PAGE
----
Jul 17, 2008
Last night was the first night of the Expo Riviera Maya 2008, essentially a State Fair, in Playa del Carmen. We rounded up a couple fellow expats and headed over for (what was for us) the main attraction: Enanitos Toreros, or Midget Bullfighting! (Ok, technically "Little Dwarfs Bullfighting," sheesh!)
*Warning: Mexico is not necessarily politically correct, so I advise you to stop reading this if you are, and are easily offended.
Since you're still reading, bring on the midget bullfighters!
Solomon had seen the posters out by his new business venture, Playa Resale, and as soon as he told us about it, we knew we had to see this for ourselves. I had never seen any sort of bullfighting before, much less midget bullfighting, but I had been to the El Cedral fair last year in Cozumel and it was a highlight of that trip, so I was keen to check it out on a grander scale.
This bus is one way you could get to the Fair.
As we approached the gates the policia stopped us and asked us if we were visiting or lived here. They then told us that there were lots of bad people at the fair, so we should behave ourselves and if we had any problems, let the policia know. In other words, "You ain't on the 5th Ave. anymore, Gringo, so don't get drunk and cause problems."
With that advice in hand, we headed in and took a look at the livestock. They had some impressive bulls and a horse painted to look like a zebra, several chicks and piglets and other farm animals.
On the main stage the Merida Town Council (that's what their sashes said) was putting on a "Welcome to Yucatan" performance, complete with poetry and dancing. We stopped and watched the dancing for a while. I've always liked the traditional huipil dresses, but seeing them on stage really drove home just how beautiful they can be (of course the women wearing them were all gorgeous, too).
While we were watching the performance, Hans decided to try a Marquesita, a freshly prepared crepe filled with cheese and your choice of cajeta (like dulce de leche), lechera (like really sweetened, really condensed milk) or Nutella. Hans opted for cheese and Nutella. Once they place the cheese and your filling in the middle, they roll the whole thing up into a sort of flute shape. The crepe hardens somewhat like an ice cream cone, but nowhere near as thick. They were tasty, but at the same time sort of... interesting... cheese and chocolate together, in one item. (But then I like peanut butter and chocolate and I'm sure there are many a Mexican who would think that was weird).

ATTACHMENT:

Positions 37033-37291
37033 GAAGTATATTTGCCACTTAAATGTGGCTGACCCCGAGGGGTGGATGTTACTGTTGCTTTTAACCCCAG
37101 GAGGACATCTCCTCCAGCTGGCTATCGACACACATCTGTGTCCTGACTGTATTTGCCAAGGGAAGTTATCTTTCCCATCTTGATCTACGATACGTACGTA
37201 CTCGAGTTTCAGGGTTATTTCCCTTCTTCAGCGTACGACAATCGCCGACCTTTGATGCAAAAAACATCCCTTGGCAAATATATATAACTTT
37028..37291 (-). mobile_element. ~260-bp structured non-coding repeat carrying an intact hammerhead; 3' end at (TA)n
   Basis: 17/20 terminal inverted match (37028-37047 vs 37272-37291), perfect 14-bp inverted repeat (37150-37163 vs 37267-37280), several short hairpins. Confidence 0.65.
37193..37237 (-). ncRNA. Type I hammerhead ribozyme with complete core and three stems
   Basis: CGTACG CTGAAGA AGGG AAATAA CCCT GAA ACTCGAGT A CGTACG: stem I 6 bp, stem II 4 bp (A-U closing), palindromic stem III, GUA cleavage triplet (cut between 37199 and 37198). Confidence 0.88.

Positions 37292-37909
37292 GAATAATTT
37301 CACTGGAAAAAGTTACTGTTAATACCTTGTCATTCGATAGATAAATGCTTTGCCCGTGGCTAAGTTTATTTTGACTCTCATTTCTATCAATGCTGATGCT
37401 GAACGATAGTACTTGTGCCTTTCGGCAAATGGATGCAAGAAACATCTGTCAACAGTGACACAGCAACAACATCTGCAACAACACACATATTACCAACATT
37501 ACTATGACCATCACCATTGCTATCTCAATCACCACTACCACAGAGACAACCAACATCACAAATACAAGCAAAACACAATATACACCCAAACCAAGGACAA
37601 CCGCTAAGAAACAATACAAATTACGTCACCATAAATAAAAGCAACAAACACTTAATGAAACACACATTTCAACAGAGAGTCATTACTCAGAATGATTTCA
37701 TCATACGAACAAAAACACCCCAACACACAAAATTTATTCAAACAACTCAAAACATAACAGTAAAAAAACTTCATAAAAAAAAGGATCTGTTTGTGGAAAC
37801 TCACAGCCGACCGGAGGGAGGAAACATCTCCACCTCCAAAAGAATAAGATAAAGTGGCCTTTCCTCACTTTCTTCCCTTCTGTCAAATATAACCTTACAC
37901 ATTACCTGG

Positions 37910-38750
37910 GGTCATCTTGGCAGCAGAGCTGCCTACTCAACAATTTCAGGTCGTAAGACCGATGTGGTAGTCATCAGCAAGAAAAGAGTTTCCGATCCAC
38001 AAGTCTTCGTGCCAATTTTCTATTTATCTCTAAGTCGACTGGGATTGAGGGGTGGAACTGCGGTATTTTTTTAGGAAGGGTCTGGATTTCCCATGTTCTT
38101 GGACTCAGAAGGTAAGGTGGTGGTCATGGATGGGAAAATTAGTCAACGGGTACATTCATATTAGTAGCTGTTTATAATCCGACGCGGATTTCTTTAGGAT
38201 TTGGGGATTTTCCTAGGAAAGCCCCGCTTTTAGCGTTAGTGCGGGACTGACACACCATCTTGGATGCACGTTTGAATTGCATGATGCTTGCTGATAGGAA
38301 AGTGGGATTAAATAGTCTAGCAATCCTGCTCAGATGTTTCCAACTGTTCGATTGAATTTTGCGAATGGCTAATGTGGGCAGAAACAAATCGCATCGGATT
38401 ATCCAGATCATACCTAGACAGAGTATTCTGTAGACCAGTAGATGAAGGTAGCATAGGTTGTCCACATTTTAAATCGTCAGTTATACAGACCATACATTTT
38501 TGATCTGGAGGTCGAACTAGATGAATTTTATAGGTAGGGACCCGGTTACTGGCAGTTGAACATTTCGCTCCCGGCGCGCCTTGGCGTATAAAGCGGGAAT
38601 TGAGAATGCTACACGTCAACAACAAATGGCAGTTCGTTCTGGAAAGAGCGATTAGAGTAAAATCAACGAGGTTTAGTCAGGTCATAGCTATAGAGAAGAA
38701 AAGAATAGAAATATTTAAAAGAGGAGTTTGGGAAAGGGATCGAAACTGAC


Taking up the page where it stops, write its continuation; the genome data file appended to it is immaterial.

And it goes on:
We had read on the poster that the midget bullfighting would be at 6:30pm, so we were pretty bummed that we had missed it. Then we consulted the schedule for the fair that was painted on a wall near the livestock. Apparently we hadn't missed it, it was scheduled for 9pm. So we headed over to the bull ring where we consulted a third schedule of events and learned that it was listed there to start at 10pm. Finally we just asked the guy selling the tickets and he confirmed that it would be starting at 10pm, we hadn't missed it!
We decided to wander over by the rides to kill time before the midget bullfighting. Hans and Sol got this great idea to have a go on this puke-erific ride. I politely bowed out and chose to shoot this video of the whole thing (in case it launched off it's axle, you know). I think I compressed this video too much- it's sort of poor quality, but this isn't the "important" stuff.
By now it was just about time for the midget bullfighting to start and we could see that people were starting to enter the bull ring, so we bought some tickets and got ourselves a seat. There were people walking around selling everything from beers and sodas to mangoes and these cornstarch snacks that tasted like Bugles.
We only waited a few minutes and the midgets came out. There were five enanitos and two tall clowns. Before you get all huffy, they don't kill the bulls. They aren't even stabbing them. They make them charge at their capes and then try to wrestle them to the ground. They also do silly things like the two clowns would dance close together and then separate at the last minute as the bull charged through.
Oh, and they're calves, not full sized bulls. They look like teenagers.
All in all, the midget bullfighting was... well... strange. It's not like anything I've seen before (though I've only been to one Rodeo in the US, so something like it might be more common there than I would know). I did learn that, despite my gung-ho attitude about wanting to see a real corrida de toros whilst living in Mexico, I don't think I would be able to stomach it. I got worried for the little bulls when they got tackled. I can't imagine how I would feel if they were really being killed.
I guess it's just one more item off my list of things to do in my lifetime: Enanito Toreros? Check.
If you want a more in depth look at enanitos toreros, you could check out the book that this artist wrote. The photos alone might make it worth the purchase.